A fluorescent light uses a tube of excited mercury gas to illuminate a phosphorescent coating, producing visible light. Fluorescent lights use less energy, produce less heat and tend to last longer than incandescent light bulbs.
Inside a fluorescent bulb is a gas containing mercury. When electricity flows into the tube, it ionizes this gas causing it to emit photons of ultraviolet light. These photons are invisible to the naked eye, but when they strike the phosphor coating on the inside of the tube, they transfer energy to it and cause it to illuminate.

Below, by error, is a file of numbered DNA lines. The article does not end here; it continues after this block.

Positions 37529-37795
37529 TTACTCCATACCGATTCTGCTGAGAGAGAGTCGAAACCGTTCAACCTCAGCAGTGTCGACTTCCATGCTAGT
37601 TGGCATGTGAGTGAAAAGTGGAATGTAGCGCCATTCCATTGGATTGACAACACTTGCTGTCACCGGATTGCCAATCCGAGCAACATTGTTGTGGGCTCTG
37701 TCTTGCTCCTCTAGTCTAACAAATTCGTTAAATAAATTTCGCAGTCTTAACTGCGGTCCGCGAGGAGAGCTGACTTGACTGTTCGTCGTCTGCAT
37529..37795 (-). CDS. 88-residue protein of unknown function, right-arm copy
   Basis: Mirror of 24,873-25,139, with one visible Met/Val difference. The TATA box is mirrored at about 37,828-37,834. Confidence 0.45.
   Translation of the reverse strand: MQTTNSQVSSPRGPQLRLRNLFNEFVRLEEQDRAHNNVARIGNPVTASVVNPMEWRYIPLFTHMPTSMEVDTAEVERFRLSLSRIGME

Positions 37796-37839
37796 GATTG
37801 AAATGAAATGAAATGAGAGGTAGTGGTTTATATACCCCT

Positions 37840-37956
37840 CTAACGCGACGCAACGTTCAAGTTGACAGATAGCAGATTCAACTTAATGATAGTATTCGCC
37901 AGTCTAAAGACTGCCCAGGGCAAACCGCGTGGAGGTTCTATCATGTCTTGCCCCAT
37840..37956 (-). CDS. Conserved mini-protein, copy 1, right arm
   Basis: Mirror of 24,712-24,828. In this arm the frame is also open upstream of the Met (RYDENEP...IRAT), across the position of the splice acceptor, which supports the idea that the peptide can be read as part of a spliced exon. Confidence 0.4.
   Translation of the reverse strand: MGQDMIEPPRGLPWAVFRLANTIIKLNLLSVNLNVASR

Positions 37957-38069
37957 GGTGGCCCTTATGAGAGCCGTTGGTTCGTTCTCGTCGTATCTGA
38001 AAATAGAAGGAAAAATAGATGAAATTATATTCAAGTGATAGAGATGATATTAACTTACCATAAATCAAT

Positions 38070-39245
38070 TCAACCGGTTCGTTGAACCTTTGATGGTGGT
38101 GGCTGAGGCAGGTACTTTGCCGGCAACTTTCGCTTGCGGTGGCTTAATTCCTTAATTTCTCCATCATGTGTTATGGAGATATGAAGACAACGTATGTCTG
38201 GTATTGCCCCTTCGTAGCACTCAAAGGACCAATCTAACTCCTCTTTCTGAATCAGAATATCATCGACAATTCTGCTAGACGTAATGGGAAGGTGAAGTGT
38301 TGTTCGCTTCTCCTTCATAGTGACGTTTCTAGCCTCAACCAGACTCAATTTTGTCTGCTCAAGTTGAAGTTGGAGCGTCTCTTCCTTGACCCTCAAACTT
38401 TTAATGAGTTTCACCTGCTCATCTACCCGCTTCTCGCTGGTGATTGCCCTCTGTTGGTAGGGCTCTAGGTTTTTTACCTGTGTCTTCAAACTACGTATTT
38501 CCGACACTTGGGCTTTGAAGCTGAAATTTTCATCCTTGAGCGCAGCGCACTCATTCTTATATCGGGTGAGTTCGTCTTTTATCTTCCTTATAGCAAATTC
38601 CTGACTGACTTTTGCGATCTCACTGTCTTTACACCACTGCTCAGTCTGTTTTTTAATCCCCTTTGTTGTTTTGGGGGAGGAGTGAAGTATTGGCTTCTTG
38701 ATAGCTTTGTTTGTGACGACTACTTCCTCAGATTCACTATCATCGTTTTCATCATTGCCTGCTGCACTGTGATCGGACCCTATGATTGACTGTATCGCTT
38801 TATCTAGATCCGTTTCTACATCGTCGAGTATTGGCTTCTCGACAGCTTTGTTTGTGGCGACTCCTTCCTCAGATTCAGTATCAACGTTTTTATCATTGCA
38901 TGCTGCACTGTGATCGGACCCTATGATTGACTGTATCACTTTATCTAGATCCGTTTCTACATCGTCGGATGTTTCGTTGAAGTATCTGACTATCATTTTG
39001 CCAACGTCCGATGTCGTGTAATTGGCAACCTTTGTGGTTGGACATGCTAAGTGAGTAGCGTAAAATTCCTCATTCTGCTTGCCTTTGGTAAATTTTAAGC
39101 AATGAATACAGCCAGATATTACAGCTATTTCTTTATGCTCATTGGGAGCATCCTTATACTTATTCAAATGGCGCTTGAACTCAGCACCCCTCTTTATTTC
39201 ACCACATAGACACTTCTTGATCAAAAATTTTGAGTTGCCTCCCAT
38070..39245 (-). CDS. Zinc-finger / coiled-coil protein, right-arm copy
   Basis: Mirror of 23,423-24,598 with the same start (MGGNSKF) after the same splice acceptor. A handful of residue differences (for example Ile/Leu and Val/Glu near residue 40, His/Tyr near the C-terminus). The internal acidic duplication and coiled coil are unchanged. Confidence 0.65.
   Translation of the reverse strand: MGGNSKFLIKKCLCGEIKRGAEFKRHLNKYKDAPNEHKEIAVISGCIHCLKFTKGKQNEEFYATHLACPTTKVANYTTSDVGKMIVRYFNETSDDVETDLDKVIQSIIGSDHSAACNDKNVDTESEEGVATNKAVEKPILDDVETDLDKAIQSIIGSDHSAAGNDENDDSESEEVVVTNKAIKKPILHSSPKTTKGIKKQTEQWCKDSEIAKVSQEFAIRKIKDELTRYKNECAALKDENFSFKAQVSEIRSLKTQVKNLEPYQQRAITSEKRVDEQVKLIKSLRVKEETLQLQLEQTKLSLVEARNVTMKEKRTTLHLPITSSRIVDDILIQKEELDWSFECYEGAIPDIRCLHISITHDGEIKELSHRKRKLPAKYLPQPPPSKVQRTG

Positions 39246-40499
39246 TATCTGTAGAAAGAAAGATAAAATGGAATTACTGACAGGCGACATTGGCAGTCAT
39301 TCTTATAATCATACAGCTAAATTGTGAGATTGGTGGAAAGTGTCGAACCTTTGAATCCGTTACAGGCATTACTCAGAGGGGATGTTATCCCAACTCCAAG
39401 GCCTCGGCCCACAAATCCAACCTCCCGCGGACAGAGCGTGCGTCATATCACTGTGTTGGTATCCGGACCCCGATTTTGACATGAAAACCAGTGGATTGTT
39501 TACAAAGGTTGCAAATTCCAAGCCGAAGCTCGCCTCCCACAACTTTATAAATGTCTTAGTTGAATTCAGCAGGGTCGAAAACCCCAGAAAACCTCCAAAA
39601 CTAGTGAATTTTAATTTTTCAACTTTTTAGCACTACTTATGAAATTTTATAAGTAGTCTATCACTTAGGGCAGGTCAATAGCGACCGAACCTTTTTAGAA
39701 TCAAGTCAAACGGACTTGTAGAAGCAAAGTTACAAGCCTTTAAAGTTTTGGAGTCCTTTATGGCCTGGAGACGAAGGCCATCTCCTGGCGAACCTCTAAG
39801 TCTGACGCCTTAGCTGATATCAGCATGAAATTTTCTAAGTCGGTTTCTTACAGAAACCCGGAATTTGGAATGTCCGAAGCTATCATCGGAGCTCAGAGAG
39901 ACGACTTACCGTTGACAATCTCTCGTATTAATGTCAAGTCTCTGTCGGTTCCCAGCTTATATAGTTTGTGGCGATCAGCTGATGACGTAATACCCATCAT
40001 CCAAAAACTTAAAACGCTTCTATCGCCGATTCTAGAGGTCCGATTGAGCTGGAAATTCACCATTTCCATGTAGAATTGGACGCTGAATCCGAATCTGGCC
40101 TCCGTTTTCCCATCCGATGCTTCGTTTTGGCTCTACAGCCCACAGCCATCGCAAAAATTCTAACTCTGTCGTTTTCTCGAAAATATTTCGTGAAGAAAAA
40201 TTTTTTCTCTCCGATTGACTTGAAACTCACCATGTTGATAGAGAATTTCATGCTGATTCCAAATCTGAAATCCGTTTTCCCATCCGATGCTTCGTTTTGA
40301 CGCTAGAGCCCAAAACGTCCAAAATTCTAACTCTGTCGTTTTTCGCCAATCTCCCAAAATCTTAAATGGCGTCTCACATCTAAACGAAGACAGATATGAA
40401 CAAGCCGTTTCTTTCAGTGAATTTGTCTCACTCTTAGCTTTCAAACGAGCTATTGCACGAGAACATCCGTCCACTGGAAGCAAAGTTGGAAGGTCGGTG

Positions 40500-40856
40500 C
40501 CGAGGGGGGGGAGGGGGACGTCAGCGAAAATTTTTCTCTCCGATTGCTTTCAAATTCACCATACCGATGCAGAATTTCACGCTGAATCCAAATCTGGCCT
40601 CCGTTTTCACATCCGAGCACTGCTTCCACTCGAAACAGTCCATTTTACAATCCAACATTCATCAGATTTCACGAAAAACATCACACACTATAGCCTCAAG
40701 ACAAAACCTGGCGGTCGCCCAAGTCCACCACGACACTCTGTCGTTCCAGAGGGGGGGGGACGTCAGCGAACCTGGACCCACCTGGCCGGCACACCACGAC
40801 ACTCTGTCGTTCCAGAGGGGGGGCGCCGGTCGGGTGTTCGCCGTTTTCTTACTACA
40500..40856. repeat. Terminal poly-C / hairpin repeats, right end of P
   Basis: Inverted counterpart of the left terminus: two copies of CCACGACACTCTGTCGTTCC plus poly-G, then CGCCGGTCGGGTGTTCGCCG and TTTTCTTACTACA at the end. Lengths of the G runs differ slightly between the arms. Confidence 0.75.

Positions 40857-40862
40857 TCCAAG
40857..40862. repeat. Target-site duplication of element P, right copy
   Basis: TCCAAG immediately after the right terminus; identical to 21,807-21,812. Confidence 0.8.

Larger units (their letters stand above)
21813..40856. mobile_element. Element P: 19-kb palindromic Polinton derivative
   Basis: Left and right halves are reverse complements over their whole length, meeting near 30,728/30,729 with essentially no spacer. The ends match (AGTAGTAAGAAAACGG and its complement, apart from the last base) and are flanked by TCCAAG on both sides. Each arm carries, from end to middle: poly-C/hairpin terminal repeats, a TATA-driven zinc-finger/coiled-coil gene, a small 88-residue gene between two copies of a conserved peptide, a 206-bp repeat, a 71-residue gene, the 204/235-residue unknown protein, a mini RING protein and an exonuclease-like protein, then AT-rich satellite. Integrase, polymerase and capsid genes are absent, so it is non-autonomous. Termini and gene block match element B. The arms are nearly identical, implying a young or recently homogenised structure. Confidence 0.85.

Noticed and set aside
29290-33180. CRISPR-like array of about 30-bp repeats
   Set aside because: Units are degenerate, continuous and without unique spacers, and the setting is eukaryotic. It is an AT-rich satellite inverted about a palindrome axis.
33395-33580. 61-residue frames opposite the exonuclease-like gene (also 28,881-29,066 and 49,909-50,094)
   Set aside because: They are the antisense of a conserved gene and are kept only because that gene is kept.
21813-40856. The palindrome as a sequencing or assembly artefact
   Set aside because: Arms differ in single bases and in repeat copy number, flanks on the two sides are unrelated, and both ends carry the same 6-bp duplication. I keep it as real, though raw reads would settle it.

The small amount of mercury present in fluorescent and CFL lamps means that one must proceed with care when cleaning up after a broken bulb to avoid potential mercury exposure.